Thursday, January 9, 2014

Le Pavillon de Madame, Verailles

As promised here I bring you another small mansion from the book "The smaller houses and gardens of Versailles", this one simply entitled "Le Pavillon de Madame".  While the address is stated, 63 Avenue de Paris, I can't find any information about the house and according to a googlemap search it has either been torn down since 1926 or the address has changed. If anyone has any information I would appreciate learning more!
The house is a delightful arrangement in the French tradition in that there is no front facade and each of the 4 facades is equally attractive.
The exterior is a light grey painted stucco to mimic limestone with a rusticated base and quoins (corner treatment) on the upper floor. The mansard roof is slate while the beautiful dormers are of lead.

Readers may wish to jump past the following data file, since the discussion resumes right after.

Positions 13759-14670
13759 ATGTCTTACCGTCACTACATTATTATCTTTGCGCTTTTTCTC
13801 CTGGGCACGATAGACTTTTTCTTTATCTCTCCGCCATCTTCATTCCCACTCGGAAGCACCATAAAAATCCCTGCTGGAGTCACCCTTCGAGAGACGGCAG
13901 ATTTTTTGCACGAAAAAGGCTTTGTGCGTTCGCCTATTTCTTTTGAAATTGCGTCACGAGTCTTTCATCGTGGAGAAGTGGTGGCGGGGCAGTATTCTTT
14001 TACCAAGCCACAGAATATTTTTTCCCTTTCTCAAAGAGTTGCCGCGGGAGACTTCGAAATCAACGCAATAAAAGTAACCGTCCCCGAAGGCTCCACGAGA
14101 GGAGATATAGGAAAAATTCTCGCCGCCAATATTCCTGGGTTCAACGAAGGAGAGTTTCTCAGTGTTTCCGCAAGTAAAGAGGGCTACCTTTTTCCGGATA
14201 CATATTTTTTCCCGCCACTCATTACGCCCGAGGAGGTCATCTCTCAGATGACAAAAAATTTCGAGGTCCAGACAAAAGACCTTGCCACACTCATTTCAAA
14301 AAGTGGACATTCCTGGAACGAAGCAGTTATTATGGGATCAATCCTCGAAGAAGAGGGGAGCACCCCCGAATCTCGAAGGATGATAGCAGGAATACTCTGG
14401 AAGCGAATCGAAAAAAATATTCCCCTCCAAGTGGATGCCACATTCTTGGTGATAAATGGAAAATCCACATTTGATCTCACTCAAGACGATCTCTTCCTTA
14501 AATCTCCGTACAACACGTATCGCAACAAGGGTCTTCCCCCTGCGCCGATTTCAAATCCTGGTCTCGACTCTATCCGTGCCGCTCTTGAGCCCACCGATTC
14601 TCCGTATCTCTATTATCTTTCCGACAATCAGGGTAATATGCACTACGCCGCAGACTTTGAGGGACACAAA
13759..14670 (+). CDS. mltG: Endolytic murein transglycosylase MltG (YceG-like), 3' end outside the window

As you can see in the site plan above the house is situated in an enormous garden which hides the surrounding houses. It provides a very formal French garden which is in fact a potager or kitchen garden -where flowers mingle with fruits and vegetables. At the end of a path is the orangery where more exotic fruits and plants could grow.
The tall trees surrounding the garden not only hide the neighbors but other agricultural necessities; a chicken run, a rabbitry, and numerous outbuildings.
The plan is unusual in that it is laid out as a town house. The dining room on the main floor opens to the garden and terrace with kitchens and service spaces surrounding it. Only up the staircase are the other rooms you'd expect to find on the ground level. Even in a small house such as this there is a stair for the master and another for the servants.
The house contains only one bedroom going back to what I talked about in the last post HERE that these houses were private retreats from the palace of Versailles and not meant for entertaining or even families.